Parents Share Their Concerns
Last night, I presented to a lovely group of moms of children of various ages. They shared many of the same concerns, so I thought my readers might enjoy hearing their questions and some strategies I offered for dealing with their challenges.
In today's blog, I will answer Question Number One: What if my son claims he is bored?
Boredom is often misunderstood my students. They use boredom when they really mean “hard.” Clarifying this will help them understand what ‘boring’ feels like and what they can do about it.
It helps to ask them what is boring about the subject they are studying. They may be able to answer that question, or they may say the teacher is just repeating what they already know.
If they don't know what is boring, clarification is helpful. Ask if they have a subject that isn't boring. Then ask, "Why isn't it boring." I can pretty much guarantee they will say, "Because it is easy." Respond by saying, "So _____ isn't boring because it is easy, right? Could it be possible that ______ is boring because it is hard?" Students will see they have been defining their feelings incorrectly and will understand what they actually are feeling is “it is hard for me.”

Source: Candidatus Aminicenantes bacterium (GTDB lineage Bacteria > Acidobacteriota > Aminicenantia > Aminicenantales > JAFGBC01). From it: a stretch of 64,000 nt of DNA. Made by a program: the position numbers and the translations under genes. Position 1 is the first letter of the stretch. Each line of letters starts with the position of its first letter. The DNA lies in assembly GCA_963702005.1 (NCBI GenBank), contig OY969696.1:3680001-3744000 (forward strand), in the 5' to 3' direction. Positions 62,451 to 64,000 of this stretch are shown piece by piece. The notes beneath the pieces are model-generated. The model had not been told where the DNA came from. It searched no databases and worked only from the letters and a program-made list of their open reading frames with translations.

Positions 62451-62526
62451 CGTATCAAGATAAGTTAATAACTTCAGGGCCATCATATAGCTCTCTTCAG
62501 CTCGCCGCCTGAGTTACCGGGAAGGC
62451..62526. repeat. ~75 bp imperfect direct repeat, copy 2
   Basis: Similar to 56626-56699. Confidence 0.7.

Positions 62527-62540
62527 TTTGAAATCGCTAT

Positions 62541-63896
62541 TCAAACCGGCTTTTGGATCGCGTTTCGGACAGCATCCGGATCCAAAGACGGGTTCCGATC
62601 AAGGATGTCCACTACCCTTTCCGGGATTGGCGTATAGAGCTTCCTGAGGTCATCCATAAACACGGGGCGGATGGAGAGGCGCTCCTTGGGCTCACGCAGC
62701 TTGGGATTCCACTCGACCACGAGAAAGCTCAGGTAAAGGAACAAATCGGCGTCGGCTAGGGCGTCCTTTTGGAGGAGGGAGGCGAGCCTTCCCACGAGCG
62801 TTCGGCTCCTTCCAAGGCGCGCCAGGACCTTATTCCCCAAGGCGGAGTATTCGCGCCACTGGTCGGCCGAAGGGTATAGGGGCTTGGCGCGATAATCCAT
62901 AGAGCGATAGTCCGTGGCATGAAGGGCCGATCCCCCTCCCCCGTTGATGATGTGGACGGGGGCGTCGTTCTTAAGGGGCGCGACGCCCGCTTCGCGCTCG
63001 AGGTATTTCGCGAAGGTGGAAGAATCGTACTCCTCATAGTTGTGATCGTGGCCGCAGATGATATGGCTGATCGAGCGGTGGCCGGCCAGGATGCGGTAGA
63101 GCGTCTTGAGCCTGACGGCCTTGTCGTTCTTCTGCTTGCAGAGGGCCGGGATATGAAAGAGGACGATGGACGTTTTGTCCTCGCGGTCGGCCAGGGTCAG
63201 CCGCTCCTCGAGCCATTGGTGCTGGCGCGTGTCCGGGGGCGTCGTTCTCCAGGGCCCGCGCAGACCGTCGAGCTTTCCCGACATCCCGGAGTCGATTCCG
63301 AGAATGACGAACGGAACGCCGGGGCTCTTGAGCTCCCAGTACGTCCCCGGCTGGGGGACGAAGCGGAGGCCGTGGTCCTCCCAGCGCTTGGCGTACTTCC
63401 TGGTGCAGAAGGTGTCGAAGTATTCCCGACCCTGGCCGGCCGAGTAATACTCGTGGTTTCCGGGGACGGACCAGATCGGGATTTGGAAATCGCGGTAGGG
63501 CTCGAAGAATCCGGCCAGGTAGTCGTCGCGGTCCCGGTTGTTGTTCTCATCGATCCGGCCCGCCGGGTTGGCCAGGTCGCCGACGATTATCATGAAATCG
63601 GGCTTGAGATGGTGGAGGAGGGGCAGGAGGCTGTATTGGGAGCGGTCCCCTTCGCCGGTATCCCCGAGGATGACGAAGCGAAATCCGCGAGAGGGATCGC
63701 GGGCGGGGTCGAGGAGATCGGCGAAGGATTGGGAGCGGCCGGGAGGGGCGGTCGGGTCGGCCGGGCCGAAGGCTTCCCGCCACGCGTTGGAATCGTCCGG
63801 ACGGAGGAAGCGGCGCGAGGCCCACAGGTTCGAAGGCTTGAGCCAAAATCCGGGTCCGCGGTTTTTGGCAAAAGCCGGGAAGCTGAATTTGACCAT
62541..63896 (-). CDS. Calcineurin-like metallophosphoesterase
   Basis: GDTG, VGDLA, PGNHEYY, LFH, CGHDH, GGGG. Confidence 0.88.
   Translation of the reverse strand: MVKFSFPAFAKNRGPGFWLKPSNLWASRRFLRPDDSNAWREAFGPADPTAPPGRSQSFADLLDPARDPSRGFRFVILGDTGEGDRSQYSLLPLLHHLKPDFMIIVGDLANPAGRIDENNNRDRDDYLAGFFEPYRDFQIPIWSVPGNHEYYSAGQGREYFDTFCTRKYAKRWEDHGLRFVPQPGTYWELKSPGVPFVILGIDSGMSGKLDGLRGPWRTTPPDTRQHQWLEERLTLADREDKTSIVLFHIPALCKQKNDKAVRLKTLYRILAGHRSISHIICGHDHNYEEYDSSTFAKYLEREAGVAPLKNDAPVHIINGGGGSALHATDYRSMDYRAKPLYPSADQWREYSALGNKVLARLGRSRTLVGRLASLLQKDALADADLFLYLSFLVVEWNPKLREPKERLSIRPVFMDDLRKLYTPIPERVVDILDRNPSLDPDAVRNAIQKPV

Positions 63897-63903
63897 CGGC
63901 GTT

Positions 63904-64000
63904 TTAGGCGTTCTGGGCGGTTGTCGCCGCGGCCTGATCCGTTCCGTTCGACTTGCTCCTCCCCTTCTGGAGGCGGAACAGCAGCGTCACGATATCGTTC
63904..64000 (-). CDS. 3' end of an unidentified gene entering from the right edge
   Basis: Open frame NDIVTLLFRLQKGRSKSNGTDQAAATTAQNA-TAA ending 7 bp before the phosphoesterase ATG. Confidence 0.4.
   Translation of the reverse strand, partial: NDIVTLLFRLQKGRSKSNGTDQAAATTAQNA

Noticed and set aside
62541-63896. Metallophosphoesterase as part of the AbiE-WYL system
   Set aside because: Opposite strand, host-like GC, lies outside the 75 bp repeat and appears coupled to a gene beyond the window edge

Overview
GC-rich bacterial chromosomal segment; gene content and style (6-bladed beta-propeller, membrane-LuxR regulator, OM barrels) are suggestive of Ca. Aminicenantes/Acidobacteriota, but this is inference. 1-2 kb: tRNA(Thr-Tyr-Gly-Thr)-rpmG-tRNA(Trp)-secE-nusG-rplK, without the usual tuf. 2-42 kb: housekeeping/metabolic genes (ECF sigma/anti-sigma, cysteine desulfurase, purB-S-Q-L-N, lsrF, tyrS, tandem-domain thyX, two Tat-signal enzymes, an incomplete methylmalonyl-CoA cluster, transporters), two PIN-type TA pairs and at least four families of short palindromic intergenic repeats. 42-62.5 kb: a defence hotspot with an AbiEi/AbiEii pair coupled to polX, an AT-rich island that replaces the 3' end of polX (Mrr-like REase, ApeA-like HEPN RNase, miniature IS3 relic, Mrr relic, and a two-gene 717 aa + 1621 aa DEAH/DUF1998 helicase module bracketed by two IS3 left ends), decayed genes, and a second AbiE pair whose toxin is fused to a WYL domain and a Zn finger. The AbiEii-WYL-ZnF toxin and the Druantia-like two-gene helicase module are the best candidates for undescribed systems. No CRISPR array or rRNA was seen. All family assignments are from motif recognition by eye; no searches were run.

Redirection again about dealing with “hard” is very important. "So if it is hard, how do you think it can get easier?" Most students will honestly answer, "By practicing." Offering students ways to practice is helpful. They will need actual things they can see themselves doing in order to change their feelings from “hard” to “easy.” Be watching for my next blog about my soccer analogy. It helps students see the value of practice.
If children claim the material they are learning is what they know already, share that teachers often remind students of past information when they are trying to offer new information that is an extension of something they have already taught.
Encourage them to listen for the new information. Repeating information is also another way teachers help students build stronger recall around important information. Teachers will revisit concepts to assure that the concepts are not lost. The movie Inside Out beautifully demonstrates the workers throwing away old useless memories that aren’t needed anymore to make room for new ones. The movie is a beautiful explanation of how the brain stores and prunes information. Helping children see that revisiting these concepts is something to be glad about, since it is helping them store memories and saving them for future use.